Attainment fellowship of the ACRRM after the requirement to undergo accredited training[edit]

The two groups under this section of the Regulations (section 6DB(1)) are:

  1. doctors who successfully complete accredited training.
  2. doctors who have been assessed by the ACRRM as having training and experience equivalent to successful completion of accredited training.

It is important to note that the Australian Medical council only offers advice to the Minister for Health and Ageing.

In this context, the advice received was for initial accreditation.[12] The press release lists a series of specified areas that need to be addressed to achieve full accreditation – mostly regarding an assessment that ACRRM is yet to deliver.

The true impetus for ACRRM's inclusion came from adept and effective lobbying by ACRRM of the state Health Ministers who released the following:[13]

COAG noted that, in order to attract more general practitioners with procedural skills to rural areas, and subject to the Australian College of Rural and Remote Medicine's training programme being accredited by the Australian Medical Council, the Commonwealth will provide rural medicine with formal recognition under Medicare as a generalist discipline by April 2007.

While clearly confused about rural medicine, what awards offer procedural training and how the Medicare Legislation and Regulations work, this is powerful and insurmountable political pressure for the Federal Government to have acted rapidly on any positive advice from the AMC.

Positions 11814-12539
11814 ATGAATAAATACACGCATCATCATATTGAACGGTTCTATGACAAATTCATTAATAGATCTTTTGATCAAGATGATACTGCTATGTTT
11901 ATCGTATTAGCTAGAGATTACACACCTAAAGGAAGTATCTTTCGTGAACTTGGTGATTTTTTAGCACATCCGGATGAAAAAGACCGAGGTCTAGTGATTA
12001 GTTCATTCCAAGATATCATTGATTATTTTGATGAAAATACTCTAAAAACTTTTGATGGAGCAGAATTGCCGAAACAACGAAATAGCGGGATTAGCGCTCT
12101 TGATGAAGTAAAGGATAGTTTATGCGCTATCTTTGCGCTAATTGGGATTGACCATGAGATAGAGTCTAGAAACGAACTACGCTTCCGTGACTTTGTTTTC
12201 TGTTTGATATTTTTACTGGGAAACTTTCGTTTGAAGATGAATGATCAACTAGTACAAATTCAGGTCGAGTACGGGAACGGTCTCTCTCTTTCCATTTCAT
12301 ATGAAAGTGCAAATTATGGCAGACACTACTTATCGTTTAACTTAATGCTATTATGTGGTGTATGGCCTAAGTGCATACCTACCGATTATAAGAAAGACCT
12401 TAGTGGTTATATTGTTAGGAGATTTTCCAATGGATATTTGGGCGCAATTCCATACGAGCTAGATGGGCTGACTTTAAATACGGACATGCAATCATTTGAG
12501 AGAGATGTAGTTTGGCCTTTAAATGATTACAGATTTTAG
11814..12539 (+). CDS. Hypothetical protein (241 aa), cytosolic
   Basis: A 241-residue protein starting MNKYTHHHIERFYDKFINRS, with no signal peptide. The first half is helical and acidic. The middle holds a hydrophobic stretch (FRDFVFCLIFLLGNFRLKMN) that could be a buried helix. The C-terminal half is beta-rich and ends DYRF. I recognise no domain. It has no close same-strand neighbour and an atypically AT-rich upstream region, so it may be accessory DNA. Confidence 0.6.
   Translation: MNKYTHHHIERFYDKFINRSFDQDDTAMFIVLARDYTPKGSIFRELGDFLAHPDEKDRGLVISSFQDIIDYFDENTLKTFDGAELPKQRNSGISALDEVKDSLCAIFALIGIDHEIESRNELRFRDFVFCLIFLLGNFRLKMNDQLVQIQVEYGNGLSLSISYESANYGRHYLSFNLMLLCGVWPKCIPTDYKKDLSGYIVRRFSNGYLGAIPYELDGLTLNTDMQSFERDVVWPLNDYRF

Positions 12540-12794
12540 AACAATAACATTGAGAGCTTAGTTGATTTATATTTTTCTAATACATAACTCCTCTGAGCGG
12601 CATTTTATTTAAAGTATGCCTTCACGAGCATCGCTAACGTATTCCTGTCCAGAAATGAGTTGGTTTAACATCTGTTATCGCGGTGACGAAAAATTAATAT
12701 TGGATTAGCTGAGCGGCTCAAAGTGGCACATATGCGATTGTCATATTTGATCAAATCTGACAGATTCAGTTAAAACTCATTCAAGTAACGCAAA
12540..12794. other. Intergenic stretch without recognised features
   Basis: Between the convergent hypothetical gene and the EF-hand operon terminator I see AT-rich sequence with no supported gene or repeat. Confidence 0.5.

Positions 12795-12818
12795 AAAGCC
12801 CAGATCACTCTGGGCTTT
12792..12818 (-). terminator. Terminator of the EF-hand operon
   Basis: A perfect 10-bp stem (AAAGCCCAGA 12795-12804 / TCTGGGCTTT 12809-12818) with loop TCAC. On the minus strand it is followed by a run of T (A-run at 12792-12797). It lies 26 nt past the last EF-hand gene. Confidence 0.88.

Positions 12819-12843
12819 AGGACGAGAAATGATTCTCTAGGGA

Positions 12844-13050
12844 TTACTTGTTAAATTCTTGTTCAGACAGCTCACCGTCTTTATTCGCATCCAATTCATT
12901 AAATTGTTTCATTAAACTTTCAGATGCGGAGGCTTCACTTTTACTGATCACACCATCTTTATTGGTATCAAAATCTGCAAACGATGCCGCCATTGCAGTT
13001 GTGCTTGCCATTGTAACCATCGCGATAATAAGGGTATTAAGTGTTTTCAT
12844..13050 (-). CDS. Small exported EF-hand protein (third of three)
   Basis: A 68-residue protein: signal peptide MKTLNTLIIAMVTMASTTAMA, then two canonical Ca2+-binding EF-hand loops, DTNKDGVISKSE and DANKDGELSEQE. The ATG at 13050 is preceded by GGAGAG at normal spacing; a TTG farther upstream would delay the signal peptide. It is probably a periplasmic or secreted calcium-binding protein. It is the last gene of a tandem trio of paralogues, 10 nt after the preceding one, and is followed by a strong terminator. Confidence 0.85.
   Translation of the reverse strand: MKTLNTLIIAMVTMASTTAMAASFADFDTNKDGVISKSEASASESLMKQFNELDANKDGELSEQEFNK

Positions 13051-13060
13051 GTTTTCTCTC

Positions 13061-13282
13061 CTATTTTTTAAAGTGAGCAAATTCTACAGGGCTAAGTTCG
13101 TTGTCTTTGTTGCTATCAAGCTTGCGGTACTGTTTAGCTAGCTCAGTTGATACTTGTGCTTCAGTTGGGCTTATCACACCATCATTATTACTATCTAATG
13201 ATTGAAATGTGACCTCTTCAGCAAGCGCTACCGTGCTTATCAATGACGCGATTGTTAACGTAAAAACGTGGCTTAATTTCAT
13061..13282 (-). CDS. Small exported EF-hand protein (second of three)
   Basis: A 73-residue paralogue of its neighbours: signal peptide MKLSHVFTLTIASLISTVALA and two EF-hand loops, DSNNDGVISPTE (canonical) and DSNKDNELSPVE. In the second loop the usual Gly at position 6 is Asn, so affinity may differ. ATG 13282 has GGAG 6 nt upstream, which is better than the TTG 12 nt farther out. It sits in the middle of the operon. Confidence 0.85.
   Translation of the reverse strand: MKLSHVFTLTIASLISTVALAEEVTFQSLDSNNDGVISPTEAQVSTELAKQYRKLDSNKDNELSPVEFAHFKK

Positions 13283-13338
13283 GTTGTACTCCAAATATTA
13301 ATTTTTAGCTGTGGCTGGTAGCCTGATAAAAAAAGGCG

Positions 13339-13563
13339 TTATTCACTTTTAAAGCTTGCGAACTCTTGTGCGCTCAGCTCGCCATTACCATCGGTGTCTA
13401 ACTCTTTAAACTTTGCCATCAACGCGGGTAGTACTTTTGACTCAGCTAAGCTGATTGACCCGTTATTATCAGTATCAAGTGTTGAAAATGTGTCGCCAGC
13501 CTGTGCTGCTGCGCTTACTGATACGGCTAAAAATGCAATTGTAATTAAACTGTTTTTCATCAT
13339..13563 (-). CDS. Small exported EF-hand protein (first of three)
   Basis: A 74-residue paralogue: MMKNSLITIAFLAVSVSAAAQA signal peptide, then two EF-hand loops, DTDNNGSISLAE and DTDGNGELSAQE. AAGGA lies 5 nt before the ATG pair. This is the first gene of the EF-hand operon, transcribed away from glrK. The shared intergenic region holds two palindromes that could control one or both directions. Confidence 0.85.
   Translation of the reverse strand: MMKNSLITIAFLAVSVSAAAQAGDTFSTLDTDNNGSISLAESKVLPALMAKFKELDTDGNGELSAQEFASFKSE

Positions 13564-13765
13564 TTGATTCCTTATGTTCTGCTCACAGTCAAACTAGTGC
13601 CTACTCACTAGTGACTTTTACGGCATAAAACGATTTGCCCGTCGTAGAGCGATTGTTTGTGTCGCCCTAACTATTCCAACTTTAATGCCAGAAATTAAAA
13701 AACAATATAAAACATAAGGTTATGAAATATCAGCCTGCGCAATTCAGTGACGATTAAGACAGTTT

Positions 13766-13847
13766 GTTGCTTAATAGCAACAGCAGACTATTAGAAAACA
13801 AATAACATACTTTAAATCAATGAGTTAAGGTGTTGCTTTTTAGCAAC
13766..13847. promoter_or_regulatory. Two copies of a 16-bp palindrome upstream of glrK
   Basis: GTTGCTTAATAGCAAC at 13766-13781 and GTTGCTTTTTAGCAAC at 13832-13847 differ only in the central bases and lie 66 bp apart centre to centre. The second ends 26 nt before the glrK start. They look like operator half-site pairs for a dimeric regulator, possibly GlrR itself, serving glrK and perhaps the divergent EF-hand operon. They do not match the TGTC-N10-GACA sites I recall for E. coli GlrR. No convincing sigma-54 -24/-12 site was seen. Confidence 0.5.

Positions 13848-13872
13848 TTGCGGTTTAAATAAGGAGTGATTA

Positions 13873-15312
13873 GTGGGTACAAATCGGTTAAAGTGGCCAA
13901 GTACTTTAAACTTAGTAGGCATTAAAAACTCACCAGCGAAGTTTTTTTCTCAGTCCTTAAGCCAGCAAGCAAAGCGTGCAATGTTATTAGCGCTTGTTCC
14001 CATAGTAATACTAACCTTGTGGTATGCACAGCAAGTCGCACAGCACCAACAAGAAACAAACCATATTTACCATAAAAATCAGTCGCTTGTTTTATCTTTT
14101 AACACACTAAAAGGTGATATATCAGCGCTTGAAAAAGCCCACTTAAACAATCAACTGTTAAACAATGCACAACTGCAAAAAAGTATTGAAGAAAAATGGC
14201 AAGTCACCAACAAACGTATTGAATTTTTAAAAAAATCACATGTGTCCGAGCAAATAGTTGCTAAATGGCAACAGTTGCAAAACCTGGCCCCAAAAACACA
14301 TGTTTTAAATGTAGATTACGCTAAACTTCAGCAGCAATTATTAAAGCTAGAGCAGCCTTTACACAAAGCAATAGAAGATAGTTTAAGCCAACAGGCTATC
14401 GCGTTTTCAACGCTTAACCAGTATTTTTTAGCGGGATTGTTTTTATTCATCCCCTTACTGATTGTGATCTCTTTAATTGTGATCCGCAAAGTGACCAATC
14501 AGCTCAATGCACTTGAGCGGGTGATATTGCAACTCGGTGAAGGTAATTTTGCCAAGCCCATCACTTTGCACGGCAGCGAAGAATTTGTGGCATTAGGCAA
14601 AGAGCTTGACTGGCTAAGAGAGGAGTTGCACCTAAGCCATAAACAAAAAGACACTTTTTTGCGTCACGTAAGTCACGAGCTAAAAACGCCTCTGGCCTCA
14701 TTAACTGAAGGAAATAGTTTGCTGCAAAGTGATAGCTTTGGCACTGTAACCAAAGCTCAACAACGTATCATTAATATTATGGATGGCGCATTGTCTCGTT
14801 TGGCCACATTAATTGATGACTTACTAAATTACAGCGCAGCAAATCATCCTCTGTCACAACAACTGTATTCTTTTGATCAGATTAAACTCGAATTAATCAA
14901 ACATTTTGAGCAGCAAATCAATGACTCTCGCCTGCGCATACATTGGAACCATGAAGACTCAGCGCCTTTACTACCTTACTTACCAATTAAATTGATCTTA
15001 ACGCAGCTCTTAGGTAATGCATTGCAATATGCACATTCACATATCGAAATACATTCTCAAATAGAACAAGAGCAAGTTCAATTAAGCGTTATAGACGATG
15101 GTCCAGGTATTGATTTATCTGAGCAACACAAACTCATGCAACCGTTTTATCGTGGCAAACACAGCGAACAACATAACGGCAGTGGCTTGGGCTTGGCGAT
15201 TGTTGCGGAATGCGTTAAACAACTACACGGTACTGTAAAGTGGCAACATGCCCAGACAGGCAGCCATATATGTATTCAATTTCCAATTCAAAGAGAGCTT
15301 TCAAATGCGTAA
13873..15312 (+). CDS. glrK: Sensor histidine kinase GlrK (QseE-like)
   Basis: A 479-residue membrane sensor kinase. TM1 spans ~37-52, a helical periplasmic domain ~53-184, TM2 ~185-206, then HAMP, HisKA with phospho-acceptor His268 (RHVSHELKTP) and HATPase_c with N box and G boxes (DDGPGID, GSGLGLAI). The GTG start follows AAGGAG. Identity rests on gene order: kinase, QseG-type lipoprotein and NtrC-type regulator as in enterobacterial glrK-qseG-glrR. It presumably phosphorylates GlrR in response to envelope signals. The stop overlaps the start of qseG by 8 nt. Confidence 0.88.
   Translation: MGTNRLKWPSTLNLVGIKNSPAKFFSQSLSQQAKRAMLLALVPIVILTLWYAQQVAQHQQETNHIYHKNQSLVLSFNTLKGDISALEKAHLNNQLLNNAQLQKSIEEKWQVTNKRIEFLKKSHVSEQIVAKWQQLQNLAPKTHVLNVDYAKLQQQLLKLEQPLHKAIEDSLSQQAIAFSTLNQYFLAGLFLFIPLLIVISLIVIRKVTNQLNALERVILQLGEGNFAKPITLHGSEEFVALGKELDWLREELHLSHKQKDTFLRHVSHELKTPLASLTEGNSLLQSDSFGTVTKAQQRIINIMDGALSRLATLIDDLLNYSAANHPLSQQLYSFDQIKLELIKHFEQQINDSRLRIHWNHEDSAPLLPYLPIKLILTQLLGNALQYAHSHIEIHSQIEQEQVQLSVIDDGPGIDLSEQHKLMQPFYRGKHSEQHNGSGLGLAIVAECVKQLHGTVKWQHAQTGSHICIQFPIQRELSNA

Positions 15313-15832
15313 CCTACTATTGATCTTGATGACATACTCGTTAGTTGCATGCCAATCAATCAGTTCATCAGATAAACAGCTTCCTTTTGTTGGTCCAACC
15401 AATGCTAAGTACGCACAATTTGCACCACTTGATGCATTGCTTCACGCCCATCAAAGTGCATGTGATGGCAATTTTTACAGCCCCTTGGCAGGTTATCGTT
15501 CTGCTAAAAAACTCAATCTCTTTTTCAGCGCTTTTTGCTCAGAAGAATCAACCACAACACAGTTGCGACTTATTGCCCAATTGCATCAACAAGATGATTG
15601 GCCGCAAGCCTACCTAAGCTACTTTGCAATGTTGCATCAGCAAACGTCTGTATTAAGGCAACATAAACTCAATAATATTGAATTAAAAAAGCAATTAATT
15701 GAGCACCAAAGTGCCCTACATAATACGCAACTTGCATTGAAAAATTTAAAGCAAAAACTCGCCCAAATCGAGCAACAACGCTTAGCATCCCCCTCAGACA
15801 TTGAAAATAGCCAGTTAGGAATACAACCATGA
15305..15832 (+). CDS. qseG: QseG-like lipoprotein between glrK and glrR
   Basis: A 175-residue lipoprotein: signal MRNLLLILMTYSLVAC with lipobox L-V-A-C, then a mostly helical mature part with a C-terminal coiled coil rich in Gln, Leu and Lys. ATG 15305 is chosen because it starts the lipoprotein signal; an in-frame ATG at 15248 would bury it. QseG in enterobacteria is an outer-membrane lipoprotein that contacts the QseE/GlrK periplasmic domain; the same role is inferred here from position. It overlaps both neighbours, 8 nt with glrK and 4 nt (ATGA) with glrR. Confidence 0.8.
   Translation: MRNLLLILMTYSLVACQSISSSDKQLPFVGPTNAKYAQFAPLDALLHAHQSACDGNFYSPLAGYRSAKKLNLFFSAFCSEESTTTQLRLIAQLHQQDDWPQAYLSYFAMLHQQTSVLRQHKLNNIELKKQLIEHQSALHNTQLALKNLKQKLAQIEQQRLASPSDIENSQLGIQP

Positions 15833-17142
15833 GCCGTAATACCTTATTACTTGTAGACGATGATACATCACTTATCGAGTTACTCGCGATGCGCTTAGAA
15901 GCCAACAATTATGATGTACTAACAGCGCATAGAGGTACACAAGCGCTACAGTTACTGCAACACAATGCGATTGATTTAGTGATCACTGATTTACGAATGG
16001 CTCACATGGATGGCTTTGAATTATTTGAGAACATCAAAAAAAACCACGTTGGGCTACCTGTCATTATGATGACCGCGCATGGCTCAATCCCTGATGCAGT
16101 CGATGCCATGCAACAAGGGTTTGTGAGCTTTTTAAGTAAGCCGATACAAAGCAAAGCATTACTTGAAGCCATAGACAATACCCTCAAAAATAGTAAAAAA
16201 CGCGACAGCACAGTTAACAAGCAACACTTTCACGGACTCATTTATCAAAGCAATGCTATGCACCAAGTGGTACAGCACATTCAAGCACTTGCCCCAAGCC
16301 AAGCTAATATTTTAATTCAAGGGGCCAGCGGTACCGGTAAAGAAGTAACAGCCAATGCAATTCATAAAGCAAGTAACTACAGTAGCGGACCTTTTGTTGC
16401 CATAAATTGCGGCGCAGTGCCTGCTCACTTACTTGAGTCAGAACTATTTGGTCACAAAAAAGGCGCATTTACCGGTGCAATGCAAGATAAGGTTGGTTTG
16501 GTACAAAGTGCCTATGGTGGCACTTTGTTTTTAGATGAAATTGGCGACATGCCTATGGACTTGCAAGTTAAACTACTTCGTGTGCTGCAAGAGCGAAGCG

Attainment fellowship of the ACRRM before the requirement to undergo accredited training[edit]

The two groups under this section of the Regulations (section 6DB(2)) are:

  1. doctors who have been assessed by the ACRRM, using an assessment model approved by the Department, as having training and experience equivalent to successful completion of accredited training.
  2. doctors who are vocationally registered general practitioners.[14]

The inclusion of this section is notable as it fell outside of the AMC's brief and advice. This inclusion was a decision of the Department of Health and Ageing.

There is precedent for the Government to pass into law recognition of doctors in certain medical specialties outside of the professional College structures and professional advice from the regulatory bodies. The inclusion of section 3F of the Health Insurance Act is an example[15]

However, at that time a distinction was made between this group of doctors under 3F and Fellows of the RACGP under section 3EA, such that the RACGP current holds a position that Vocational Registration does not lead directly to their Fellowship (FRACGP)[16]